not insignificant and, because the defense did not have an opportunity to depose Dr. Fischel on
it, admission of the new assertion would be unduly prejudicial to Defendants were the Court to
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maintain the current trial schedule, or result in delays if its admission led the Court to reopen
discovery. There is, in addition, no justification for Dr. Fischels failure to present this aspect of
his economic analysis at an earlier point in time.
For these reasons, Plaintiffs Motion for Leave to Submit Amended Supplemental
Expert Report is denied.
Motion for Summary J udgment
Plaintiffs failure to proffer admissible loss causation and damages evidence is
fatal to Plaintiffs claims. To prevail on a securities fraud claim under Section 10(b) of the
Securities Exchange Act of 1934, Plaintiffs must prove loss causation and damages. See, e.g.,
Stoneridge Inv. Partners, LLC v. Scientific-Atlanta, Inc., 552 U.S. 148, 157 (2007); 15 U.S.C.
78u-4(b)(4). Without a loss causation expert, Plaintiffs cannot prove either. See In re Omnicom
Grp., Inc. Sec. Litig., 541 F. Supp. 2d 546, 554-55 (S.D.N.Y. 2007) (finding that there would be
no way for a juror to determine whether the alleged fraud caused Plaintiffs loss without
adequate expert testimony), affd, 597 F.3d 501 (2d Cir. 2010); In re Warner Commcns Sec.
Litig., 618 F. Supp. 735, 744 (S.D.N.Y. 1985) (expert testimony would be needed to fix not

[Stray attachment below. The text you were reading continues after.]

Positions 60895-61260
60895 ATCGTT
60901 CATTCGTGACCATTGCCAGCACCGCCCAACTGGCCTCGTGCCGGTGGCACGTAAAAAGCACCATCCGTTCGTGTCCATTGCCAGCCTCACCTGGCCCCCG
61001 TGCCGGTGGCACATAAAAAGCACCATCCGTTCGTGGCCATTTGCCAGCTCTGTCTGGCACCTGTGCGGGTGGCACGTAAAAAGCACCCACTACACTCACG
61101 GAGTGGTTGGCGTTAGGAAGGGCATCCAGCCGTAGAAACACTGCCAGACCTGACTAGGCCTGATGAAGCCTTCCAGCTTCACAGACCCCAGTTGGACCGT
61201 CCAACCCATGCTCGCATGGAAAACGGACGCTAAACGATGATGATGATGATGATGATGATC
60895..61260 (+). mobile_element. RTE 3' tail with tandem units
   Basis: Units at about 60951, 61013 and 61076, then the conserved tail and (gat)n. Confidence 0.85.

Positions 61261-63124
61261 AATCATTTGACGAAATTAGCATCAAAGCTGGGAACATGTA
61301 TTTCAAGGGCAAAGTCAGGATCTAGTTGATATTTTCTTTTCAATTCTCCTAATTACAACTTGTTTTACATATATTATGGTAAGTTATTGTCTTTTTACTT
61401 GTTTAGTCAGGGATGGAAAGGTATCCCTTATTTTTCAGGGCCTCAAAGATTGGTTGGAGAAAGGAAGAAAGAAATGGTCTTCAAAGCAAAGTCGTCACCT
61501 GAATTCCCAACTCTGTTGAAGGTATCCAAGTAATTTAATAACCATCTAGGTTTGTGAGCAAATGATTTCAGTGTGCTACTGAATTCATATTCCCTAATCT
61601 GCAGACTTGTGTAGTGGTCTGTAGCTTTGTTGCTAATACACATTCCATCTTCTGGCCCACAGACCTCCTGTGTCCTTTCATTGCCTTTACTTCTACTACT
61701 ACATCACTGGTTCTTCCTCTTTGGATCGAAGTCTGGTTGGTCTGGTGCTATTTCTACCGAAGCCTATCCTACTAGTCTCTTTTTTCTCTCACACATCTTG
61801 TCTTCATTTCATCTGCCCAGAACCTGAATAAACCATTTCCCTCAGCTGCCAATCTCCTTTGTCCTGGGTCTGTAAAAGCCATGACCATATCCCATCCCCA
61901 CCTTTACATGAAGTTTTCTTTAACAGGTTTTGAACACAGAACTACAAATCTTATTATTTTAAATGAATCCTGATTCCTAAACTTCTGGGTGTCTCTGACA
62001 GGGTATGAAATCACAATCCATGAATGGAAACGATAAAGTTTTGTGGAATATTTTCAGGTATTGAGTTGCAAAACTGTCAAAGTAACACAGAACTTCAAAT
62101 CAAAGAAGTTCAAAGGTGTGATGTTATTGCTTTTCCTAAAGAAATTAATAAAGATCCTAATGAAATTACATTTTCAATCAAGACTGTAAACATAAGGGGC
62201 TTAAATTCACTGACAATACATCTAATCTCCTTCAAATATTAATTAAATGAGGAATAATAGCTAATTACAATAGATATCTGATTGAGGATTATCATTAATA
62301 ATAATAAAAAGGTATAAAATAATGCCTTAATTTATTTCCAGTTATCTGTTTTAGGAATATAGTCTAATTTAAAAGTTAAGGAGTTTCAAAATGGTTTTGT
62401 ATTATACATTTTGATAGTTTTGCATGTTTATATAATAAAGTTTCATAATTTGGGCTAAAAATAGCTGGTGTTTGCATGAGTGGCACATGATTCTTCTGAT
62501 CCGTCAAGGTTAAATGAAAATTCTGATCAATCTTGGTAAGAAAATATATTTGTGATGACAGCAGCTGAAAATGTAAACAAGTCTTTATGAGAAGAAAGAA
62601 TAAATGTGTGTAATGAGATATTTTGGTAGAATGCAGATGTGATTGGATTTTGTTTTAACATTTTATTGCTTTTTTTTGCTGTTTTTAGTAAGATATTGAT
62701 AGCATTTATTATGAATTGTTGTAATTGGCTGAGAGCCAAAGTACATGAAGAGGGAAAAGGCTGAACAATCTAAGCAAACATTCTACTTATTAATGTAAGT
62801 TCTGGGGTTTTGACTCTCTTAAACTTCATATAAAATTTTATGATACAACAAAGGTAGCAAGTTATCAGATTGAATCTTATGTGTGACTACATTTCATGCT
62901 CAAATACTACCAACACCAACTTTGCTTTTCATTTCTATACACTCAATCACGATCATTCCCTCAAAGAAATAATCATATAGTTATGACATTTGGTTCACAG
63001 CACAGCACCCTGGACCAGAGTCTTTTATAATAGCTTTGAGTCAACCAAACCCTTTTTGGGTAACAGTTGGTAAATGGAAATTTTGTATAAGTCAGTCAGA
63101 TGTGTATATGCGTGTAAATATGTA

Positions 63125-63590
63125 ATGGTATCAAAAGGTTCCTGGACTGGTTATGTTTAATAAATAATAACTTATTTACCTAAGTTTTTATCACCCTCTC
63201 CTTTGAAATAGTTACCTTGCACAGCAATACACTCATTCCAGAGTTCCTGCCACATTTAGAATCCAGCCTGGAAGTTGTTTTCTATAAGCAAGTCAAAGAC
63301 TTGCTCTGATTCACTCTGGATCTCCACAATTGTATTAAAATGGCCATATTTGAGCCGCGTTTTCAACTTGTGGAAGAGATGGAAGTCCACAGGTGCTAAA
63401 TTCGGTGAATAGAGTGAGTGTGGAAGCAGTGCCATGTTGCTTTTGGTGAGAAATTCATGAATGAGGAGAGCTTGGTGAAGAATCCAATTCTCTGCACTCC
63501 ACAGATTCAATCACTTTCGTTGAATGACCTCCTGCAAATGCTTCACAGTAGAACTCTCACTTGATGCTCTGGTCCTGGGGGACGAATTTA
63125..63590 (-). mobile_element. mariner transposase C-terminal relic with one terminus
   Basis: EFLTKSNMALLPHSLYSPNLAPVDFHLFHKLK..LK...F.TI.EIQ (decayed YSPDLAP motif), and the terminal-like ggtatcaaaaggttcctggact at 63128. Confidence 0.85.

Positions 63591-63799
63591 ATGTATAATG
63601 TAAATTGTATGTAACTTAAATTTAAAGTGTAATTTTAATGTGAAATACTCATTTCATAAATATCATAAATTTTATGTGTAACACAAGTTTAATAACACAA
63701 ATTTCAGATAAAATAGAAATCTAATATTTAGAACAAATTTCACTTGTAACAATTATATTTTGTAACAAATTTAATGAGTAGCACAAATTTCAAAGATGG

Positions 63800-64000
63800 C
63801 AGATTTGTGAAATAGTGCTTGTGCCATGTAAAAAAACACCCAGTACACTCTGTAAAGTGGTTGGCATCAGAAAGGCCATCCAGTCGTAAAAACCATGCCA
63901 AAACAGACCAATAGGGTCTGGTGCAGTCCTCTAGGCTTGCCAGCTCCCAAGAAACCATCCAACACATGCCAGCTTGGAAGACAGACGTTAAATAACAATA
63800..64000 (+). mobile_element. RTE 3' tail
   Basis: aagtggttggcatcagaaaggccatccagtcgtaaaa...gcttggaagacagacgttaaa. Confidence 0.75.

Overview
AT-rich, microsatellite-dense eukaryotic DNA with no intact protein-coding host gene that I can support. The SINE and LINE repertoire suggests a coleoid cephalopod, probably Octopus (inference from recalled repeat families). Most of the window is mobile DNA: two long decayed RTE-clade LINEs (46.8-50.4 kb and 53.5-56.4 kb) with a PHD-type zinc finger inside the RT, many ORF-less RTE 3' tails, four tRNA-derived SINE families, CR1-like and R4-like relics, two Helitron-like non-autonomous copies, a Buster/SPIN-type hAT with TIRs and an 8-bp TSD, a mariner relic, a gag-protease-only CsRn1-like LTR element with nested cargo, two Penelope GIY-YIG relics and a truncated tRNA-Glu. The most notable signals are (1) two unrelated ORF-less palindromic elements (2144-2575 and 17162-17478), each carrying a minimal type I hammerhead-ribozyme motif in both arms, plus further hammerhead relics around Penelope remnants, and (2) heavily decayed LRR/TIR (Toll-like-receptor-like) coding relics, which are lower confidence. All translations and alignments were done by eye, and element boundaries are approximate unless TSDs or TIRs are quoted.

only the amount, but the existence, of actual damages), affd, 798 F. 2d 35 (2d Cir. 1986).
Defendants are therefore entitled to summary judgment as a matter of law, and Plaintiffs claims
are dismissed in their entirety.
Plaintiffs also argue that they are not, as a matter of law, required to disaggregate
the impact of statements by Pharmacia regarding the relevant drugs from the
larger number of statements by Pfizer regarding the same drugs. Defendants
argue that it is Plaintiffs burden to disaggregate all causative factors. It is
unnecessary for the Court to resolve this dispute, since the damages analyses on
which it centers are neither timely proffered nor sufficient to meet Rule 702
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Plaintiffs motion to for leave to amend their damages expert report (docket entry
no. 665) is denied, and Defendants motion for summary judgment (docket entry no. 667) is
granted. The Clerk of Court is requested to terminate docket entries 514, 515, 516, 517, 518,
519, 520, 522, 523, 526, 533, 541, 545, 547, 549, 551, 553, 555, 556, 562, and 566 and to enter
judgment in Defendants favor in the following member cases of consolidated action 04-CV-
9866-LTS-HBP and multidistrict litigation 05-MD-1688: 04-CV-9866-LTS-HBP, 04-CV-9967-
LTS, 04-CV-10001-LTS, 04-CV-10071-LTS-HBP, 04-CV-10075-LTS, 04-CV-10085-LTS, 04-
CV-10096-LTS, 04-CV-10098-LTS, 04-CV-100118-LTS, 04-CV-10141-LTS, 04-CV-10224-
LTS, 04-CV-10257-LTS, 04-CV-10296-LTS, 05-CV-00051-LTS, 05-CV-0125-LTS, 05-CV-
0735, 05-CV-0983-LTS, 05-CV-1308-LTS, 05-CV-1920-LTS, 05-CV-2017-LTS, 05-CV-2076-
LTS, 05-CV-2510-LTS, 05-CV-2874-LTS, 05-CV-5715-LTS, 05-CV-5716-LTS, 05-CV-5717-
LTS, 05-CV-5719-LTS, 05-CV-5720-LTS, 05-CV-5721-LTS, 05-CV-6327-LTS, and 12-CV-
The Clerk of Court is further requested to close the referenced cases.
Dated: New York, New York
J uly 8, 2014
/s/ Laura Taylor Swain
United States District J udge